‘Enjoyable’ is not the exact word for the experience of seeing Detroit’s urban decay, given what it means to the people who still live there and can’t leave … but I did find it quite fascinating. I guess it’s a little like people going on tours of ‘slums’ in places like Rio de Janeiro – a controversial practice. In this case I didn’t feel that there was any exploitation given that a local was driving us around and we weren’t gawking at people so much as buildings. Anyway, it was interesting and memorable.
I remember her pointing out the monorail, which the city called the ‘People Mover’ but locals dubbed the ‘Mugger Mover’. (Sydney also has a ridiculous monorail, which the government is now considering tearing down, but it’s priced so high that I’m sure muggers couldn’t afford to use it).
The most memorable site, and sight, for me was the Michigan Central railway station, which must have been very grand once upon a time. The building is simply enormous and built in a very lavish style but now all the windows are blown out and the property is surrounded by a barbed wire fence. (This was one of the rave sites of the early 1990s). You can’t go inside any more (it’s trespassing if you do) but apparently it’s been largely scavenged for any valuable parts – here are some photos.
If you want to see more of this, check out this photo essay in TIME.
Eastern market, Greektown and Mexicantown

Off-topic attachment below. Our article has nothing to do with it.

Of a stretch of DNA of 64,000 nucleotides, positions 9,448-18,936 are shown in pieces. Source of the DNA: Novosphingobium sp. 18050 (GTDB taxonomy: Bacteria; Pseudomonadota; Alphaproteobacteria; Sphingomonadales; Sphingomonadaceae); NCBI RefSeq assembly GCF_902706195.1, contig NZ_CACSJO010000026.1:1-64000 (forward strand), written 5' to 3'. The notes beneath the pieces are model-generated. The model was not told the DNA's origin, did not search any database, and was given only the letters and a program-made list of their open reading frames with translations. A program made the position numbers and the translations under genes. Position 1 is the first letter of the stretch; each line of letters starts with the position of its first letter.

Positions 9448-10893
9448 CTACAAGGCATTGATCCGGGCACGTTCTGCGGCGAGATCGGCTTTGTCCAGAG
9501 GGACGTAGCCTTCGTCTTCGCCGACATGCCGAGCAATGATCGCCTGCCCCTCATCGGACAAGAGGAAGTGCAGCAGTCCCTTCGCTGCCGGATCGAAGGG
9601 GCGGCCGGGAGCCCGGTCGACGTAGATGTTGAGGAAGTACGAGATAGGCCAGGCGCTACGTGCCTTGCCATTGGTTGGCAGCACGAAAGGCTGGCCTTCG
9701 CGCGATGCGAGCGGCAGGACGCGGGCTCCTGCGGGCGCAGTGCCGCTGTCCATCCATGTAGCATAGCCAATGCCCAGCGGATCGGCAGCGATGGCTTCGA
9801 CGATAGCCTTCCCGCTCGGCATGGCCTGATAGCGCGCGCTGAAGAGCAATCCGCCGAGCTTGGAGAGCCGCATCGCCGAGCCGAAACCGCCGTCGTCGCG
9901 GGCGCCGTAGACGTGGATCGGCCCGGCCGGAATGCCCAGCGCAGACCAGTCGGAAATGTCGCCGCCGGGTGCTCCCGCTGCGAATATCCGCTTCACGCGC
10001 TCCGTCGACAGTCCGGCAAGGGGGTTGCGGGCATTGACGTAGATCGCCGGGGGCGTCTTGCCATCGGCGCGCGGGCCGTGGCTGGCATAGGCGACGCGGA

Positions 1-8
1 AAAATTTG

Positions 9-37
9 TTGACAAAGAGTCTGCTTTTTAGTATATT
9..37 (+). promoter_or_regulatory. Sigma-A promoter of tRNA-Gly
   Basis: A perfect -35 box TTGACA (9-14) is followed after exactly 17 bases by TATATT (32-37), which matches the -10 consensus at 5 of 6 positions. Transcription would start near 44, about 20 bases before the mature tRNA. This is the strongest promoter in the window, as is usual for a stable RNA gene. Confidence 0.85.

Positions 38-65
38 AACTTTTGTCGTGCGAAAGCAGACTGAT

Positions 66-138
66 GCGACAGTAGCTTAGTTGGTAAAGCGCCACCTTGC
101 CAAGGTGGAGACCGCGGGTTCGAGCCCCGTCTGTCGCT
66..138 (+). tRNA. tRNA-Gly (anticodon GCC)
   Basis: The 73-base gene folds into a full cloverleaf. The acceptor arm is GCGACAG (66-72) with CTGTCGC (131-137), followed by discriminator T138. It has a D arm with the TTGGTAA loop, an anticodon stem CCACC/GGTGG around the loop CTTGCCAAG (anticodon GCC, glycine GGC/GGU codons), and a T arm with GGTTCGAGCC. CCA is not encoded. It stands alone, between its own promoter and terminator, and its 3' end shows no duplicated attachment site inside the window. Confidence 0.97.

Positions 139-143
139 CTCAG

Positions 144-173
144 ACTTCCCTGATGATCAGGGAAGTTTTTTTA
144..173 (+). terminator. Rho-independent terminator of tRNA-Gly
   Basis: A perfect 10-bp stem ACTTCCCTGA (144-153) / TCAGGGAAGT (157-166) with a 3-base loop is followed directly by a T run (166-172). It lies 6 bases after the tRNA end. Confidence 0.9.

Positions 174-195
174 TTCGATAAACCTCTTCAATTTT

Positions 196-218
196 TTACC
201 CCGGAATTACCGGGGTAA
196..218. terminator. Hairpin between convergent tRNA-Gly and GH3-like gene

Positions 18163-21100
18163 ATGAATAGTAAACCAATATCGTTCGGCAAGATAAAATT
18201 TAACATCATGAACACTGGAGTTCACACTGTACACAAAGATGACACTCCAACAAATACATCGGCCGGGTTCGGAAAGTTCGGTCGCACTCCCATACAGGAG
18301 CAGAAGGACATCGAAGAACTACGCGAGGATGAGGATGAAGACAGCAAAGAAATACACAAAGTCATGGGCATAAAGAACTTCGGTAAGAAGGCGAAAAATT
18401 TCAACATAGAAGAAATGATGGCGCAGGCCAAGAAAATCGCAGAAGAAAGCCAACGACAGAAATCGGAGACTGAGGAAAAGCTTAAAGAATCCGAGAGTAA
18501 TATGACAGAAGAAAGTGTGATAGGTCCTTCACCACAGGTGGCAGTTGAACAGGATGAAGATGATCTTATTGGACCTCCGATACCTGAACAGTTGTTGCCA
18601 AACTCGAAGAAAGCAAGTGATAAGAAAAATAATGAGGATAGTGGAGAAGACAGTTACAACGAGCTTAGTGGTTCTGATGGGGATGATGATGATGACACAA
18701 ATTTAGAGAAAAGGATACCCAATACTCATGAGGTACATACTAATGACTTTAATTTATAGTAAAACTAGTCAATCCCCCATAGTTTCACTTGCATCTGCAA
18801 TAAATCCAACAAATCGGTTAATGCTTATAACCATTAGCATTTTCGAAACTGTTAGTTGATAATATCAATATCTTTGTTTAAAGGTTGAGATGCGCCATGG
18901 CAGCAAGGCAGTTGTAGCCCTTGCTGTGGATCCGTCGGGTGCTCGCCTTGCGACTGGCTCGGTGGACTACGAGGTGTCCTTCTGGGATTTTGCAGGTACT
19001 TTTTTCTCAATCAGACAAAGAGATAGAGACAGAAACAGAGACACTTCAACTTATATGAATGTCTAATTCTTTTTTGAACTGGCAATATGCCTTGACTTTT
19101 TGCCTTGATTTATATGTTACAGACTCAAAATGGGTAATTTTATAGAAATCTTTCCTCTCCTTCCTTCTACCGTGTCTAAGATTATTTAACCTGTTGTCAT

One place we got to see living, breathing modern-day Detroit was at the Eastern Market on Saturday morning. The market is huge with stalls selling fruit and vegetables, flowers, homemade jams, meat and game, and so on – but we were pretty focused on buying decorative gourds and pumpkins for the wedding reception.
We went to breakfast at a great diner across the road. I had an omelette with silverbeet (chard) and fennel. It was delicious and the portions were HUGE (about twice the size of a New York diner breakfast). We had to wait in line, which meant we got to enjoy the jazz from the street buskers before our meal.
We also visited the large Hispanic quarter called ‘Mexicantown’. We went out to dinner here but I can’t particularly recommend this. We went to a restaurant suggested by the hotel – and took advantage of their free chauffeuring services – and the food was not very good. I just remember refried beans with no spice whatsoever – disgusting. Maybe there are better restaurants, or maybe this is how they think white people like their Mexican food.
Greektown, close to downtown, was more to my liking. We went out to a Greek restaurant for a pre-wedding dinner with the bridal party and their families. It involved lots of flaming cheese and garlic dips.
What we didn’t see
We could have happily spent another few days in Detroit because we actually didn’t get to see everything we wanted to see. We would have liked to go to the Museum of African American History, which has a full-size slave ship with models of the slaves in chains, only it was closed Monday and Tuesday.
I also heard good things about Detroit Zoo, especially the polar exhibit where visitors can walk inside a tube while polar bears swim overhead.
If we had a whole week, we might have gone to the Henry Ford Museum out of town or across to nearby leafy Ann Arbor.
Detroit has far more going for it as a tourist destination than most people realise. I recommend you pay a visit – but do be extra careful as its reputation for crime is not undeserved.
Have you been to Detroit? Would you recommend it to travellers? Have you ever been anywhere that people warned you against but turned out to be a great experience? Let me know in the comments.
If you enjoy this site, please consider nominating me for the 2012 Bloggies.